In 2015, 1.8 million people died as a result of tuberculosis. The consumption, as the so dangerous infectious disease in the vernacular means is transmitted via bacteria. What is alarming is that many bacterial strains are resistant to antibiotics. The figures of the World Health Organization (WHO) are frightening: about every 20 seconds a person dies from tuberculosis (TB or TB). A tuberculosis patient can catch up to 15 people a year. One third of the world's population is considered infected. Between 4, 000 and 6, 000 new cases are reported annually in Germany.
Tuberculosis - a defeated disease?
For many years it was believed that tuberculosis, like pest and leprosy, was defeated thanks to modern medicines, better health care and hygiene. For the western industrialized countries this is largely true. But the immunodeficiency syndrome AIDS and the greater mobility of people through travel or immigration is a reason for the return of tuberculosis.
Dissemination of resistance
In Africa, Eastern Europe and Central Asia, the disease has become one of the biggest medical problems. Particularly dramatic for the sufferers is the fact that increasingly spread bacterial strains, which are resistant to most antibiotics and classical tuberculosis drugs. Such a strain - term multidrug-resistant tuberculosis (MDR-TB) - has been detected in more than 100 countries, including Western Europe and North America. Such strains develop when patients prematurely stop treatment, which is predominantly the case in the poorer countries of the world.
Resistance develops because not all bacteria are killed during therapy. That is why, especially in tuberculosis treatment, combinations of drugs are used to destroy as many germs as possible. In addition, the application must be done long enough. If patients take the medication irregularly or stop treatment, there is a risk of the disease flaring up again - this time with resistant germs.
Transmission by droplet infection
Tuberculosis is a chronic infectious disease that is almost always transmitted by tubercle bacteria via droplet infection. The pathogens are inhaled, enter the lungs. Here, the phagocytes (macrophages) attack the bacteria, but thanks to a special protective mechanism, most bacteria survive.
When the phagocyte disintegrates after work, the bacteria can become active again, new macrophages must be produced. This creates a first inflammatory focus, the so-called primary tuberculosis.
Tuberculosis: course and symptoms
Often the body protects itself by encapsulating the focus of inflammation - the pathogens do not spread further. The infected person feels no complaints. But often enough - sometimes after years - and favored by a weakened immune system, the pathogens of tuberculosis find their way into the body. Again inflammatory foci develop, not only in the lungs, but also in the kidneys, bones or brain.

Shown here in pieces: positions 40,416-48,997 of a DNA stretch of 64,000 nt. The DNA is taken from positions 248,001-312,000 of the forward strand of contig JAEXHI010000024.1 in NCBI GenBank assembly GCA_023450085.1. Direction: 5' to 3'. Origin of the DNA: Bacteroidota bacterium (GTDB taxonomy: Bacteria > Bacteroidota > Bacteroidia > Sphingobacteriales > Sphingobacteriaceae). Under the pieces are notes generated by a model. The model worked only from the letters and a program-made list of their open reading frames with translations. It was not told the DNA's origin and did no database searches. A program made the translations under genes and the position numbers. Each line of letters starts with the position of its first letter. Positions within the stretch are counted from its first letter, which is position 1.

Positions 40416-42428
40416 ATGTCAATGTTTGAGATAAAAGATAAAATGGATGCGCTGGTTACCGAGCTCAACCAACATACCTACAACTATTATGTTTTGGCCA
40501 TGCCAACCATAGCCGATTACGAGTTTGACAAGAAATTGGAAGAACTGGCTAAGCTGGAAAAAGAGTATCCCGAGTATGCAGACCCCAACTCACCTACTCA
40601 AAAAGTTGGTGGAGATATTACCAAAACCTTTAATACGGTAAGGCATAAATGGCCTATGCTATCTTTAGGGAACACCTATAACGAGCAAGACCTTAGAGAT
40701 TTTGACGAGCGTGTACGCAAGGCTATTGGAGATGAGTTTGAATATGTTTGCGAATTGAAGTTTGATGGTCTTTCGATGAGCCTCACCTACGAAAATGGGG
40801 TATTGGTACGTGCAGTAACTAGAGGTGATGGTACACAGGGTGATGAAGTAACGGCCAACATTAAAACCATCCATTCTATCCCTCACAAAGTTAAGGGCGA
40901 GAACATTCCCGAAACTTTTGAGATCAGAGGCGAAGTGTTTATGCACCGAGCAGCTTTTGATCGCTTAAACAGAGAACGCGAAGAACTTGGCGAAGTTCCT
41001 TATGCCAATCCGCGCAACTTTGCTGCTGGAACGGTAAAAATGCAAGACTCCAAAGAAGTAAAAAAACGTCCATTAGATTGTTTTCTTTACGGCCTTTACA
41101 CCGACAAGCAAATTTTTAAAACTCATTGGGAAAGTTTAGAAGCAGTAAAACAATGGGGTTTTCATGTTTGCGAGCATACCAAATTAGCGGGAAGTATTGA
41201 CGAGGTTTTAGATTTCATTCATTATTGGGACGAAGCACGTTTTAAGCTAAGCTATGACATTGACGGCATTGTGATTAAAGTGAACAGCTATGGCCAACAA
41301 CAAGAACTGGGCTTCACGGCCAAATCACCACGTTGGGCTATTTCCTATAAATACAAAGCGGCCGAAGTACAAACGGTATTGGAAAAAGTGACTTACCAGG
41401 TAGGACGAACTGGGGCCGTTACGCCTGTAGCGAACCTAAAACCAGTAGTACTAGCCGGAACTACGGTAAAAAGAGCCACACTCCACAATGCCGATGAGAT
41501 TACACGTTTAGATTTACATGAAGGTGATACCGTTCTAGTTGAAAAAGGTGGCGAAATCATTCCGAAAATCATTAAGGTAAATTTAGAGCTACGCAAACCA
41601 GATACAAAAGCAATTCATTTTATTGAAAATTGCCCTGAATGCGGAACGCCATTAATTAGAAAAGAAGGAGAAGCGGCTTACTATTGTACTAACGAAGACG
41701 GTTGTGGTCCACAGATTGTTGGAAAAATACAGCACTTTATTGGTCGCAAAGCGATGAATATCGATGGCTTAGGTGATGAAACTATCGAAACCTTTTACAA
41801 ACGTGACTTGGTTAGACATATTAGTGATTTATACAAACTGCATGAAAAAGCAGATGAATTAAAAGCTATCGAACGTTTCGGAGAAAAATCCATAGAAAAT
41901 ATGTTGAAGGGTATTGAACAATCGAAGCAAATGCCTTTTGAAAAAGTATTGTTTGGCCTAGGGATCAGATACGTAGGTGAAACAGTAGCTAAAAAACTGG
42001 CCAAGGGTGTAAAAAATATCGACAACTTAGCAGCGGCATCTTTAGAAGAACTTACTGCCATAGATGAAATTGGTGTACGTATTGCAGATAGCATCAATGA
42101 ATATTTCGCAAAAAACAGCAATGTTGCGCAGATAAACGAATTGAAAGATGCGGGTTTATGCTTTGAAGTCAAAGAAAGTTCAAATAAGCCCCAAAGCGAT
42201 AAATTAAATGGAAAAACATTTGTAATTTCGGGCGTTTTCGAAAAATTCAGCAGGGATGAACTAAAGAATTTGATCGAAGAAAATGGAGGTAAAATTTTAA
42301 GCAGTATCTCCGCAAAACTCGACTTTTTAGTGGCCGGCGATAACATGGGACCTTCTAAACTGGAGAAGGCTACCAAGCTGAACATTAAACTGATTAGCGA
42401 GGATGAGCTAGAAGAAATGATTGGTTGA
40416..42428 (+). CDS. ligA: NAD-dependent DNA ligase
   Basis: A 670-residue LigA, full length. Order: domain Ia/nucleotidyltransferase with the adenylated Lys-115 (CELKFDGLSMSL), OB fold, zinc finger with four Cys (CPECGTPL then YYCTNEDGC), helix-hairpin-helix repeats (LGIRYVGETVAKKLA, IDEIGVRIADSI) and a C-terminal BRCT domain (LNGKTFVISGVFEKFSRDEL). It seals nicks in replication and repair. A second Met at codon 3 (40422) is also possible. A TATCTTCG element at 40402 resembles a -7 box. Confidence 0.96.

The treachery of tuberculosis is its creeping course: coughing, nocturnal moderate fever attacks and weight loss are symptoms that may also point to other infectious diseases. For weeks of coughing with bloody sputum and severe physical weakness (hence the name consumption) the symptoms are already clearer.
Evidence of tuberculosis
The clear evidence is only possible by a clinical-chemical analysis, for example, the bronchial secretion.
In addition, there is the tuberculin test: A substance that is obtained from the capsules of tuberculosis bacteria is injected via a punch into the skin; a skin reaction (usually a palpable nodule) at the earliest after 72 hours indicates an infection, even if it is not an open tuberculosis.
Open tuberculosis is notifiable
Tuberculosis is contagious when a focus of inflammation breaks out, because now the pathogens reach the outside. This is the dreaded open tuberculosis that must be reported to the health department immediately. The patients are isolated because the risk of infection is very high.
The incubation period is between four and six weeks.
Treatment of tuberculosis
The infectious disease is curable if patients are treated promptly and consistently with appropriate medication. Tuberculosis is treated with a combination of several antibiotics that must be administered for about nine months. The patient must be examined regularly for two years.
Vaccination against tuberculosis
A survived tuberculosis does not protect against a new infection. Therefore, vaccination is only useful for certain people, such as medical nurses or infants and the elderly, which are exposed to a higher risk of infection, for example by infected relatives.
During vaccination, certain immune cells are activated, which ultimately reduces the risk of infection. However, according to WHO tests, numerous vaccinated individuals have experienced a general deterioration of the body's own defenses, including complications such as abscesses at the injection site, bone and bone marrow inflammations and meningitis.
Discovery of tuberculosis
On March 24, 1882, Dr. Robert Koch, head of the bacteriological department of the imperial health department in Berlin, in his lecture "Etiology of tuberculosis" of the discovery of the tubercle bacterium. Koch developed a vaccine against tuberculosis a few years later.
Due to his merits, the disease is also called "Koch's disease".